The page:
Obesity, Apnea & Pregnancy Can Mean Increased Risk for Mother and Child
A new study published online in the journal Obstetrics & Gynecology reports that newborns of obese pregnant women with obstructive sleep apnea are more likely to be admitted to the neonatal intensive care unit compared with obese mothers without sleep apnea. The study also found higher rates or pre-eclampsia, hypertension and the need for cesarean delivery in overweight pregnant women.
COPD & Sleep Quality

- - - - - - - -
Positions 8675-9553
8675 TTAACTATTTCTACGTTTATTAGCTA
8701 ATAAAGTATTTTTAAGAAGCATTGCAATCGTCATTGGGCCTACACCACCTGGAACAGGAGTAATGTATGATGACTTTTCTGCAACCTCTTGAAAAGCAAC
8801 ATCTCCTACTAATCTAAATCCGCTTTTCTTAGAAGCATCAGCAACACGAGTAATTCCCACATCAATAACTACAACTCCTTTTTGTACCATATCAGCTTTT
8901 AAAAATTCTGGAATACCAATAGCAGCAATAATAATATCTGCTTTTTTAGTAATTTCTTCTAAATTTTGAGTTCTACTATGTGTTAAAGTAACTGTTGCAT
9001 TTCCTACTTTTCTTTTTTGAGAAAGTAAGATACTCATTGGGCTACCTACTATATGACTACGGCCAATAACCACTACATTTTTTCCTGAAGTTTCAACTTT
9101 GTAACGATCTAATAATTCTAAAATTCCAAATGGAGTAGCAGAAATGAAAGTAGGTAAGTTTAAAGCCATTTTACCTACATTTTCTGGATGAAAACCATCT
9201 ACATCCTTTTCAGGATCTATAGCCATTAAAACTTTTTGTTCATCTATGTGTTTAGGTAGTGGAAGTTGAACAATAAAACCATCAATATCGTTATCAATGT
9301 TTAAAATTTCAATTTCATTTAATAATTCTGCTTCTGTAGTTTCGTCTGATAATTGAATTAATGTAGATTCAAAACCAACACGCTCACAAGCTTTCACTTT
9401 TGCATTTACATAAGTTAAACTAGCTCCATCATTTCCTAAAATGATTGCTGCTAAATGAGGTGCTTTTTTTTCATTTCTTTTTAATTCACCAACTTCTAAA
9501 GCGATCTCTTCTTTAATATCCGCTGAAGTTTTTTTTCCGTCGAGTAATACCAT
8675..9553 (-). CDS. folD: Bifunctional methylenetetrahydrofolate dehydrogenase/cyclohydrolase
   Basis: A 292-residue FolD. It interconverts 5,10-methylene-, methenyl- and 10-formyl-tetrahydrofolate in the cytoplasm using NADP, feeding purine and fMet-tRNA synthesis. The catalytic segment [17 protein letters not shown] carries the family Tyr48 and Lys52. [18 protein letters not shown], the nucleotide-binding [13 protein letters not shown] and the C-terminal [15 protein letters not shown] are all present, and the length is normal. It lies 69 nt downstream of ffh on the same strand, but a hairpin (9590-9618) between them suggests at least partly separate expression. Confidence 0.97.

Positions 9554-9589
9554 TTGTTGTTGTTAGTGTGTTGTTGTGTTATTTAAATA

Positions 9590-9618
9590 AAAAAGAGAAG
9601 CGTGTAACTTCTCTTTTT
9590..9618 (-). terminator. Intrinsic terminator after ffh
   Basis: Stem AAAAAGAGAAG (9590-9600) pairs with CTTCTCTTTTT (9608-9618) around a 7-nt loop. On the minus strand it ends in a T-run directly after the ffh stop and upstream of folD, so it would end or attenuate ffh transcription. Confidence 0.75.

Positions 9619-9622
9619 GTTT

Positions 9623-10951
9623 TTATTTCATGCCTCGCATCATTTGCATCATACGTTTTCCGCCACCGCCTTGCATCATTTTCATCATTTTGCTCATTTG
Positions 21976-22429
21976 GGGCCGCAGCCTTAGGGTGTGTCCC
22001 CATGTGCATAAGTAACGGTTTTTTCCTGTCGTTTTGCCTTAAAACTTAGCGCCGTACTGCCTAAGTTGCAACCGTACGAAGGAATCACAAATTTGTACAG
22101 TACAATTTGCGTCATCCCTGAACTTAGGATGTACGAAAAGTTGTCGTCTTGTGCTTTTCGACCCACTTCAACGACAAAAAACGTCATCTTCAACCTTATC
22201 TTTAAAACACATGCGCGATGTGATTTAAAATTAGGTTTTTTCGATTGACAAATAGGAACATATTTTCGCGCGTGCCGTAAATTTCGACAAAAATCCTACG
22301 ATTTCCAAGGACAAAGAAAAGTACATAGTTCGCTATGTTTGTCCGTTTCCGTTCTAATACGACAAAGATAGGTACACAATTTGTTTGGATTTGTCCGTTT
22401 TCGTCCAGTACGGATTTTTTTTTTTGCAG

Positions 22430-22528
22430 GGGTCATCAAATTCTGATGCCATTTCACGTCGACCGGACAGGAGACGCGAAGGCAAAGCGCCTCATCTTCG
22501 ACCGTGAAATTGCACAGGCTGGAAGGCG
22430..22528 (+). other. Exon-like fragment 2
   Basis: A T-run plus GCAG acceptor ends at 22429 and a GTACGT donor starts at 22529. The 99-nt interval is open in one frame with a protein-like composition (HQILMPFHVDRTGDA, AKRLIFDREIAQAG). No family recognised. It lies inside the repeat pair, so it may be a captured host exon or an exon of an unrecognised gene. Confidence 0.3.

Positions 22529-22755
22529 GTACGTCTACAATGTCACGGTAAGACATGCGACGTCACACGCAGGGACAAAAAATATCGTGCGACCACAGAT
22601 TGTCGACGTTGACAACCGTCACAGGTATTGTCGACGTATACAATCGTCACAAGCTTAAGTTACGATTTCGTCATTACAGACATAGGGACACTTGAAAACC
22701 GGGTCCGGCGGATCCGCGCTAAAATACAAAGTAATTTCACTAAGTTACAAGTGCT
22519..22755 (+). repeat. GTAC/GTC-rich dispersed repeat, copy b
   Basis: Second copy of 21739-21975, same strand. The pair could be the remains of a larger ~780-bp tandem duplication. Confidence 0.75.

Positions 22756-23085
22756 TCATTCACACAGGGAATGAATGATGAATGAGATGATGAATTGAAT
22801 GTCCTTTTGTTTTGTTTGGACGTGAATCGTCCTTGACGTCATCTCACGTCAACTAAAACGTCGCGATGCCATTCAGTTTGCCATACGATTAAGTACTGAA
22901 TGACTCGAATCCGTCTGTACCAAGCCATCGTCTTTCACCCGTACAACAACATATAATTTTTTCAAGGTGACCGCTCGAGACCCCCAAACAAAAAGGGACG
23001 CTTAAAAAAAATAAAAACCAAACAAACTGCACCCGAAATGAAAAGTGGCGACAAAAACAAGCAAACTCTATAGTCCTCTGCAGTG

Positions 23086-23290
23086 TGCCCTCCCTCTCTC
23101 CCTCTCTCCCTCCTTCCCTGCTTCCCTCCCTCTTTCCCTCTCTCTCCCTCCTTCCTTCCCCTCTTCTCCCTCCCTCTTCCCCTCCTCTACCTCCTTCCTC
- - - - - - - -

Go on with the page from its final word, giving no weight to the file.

Patient’s with severe COPD have a poorer quality of sleep compared to patients without COPD. Lower oxygen levels in COPD patients also resulted in a prolonged latency to sleep onset (time from lights out to sleep onset) and a decrease in sleep efficiency (the percentage of time in bed actually spent sleeping). COPD patients also spend more time in light sleep and less time in REM (rapid eye movement or “dream” sleep).
Poor Sleep Quality & Resistant Hypertension
The American Heart Association reported the results of a study of 234 patients with hypertension (high blood pressure). Most patients had a total sleep time of less than 6 hours. Women were more likely to report a lower sleep quality than men. Additionally, patients that reported poor sleep quality were 2x as likely to have resistant hypertension compared to patients who slept well.